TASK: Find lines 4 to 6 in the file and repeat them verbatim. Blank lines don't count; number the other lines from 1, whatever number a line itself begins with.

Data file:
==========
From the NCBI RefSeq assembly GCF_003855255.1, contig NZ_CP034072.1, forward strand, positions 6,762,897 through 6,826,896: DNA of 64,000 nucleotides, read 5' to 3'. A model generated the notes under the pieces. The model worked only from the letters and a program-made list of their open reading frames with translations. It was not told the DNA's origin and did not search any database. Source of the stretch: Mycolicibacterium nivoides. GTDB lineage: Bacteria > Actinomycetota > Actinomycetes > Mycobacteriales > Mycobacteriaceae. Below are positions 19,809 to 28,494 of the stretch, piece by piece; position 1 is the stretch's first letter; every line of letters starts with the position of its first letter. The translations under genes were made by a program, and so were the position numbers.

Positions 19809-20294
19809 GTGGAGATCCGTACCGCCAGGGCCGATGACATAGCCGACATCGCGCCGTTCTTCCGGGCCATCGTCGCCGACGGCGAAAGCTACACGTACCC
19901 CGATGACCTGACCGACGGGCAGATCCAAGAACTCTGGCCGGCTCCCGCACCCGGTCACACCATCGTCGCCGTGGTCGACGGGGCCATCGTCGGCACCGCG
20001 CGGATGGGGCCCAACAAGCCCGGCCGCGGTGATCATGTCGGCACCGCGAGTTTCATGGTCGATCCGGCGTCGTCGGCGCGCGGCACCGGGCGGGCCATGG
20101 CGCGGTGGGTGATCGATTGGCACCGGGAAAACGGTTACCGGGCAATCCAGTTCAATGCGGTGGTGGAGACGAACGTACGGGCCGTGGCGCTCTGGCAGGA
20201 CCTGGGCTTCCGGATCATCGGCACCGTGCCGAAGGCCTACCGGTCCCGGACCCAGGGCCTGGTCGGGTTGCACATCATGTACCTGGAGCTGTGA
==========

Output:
19901 CGATGACCTGACCGACGGGCAGATCCAAGAACTCTGGCCGGCTCCCGCACCCGGTCACACCATCGTCGCCGTGGTCGACGGGGCCATCGTCGGCACCGCG
20001 CGGATGGGGCCCAACAAGCCCGGCCGCGGTGATCATGTCGGCACCGCGAGTTTCATGGTCGATCCGGCGTCGTCGGCGCGCGGCACCGGGCGGGCCATGG
20101 CGCGGTGGGTGATCGATTGGCACCGGGAAAACGGTTACCGGGCAATCCAGTTCAATGCGGTGGTGGAGACGAACGTACGGGCCGTGGCGCTCTGGCAGGA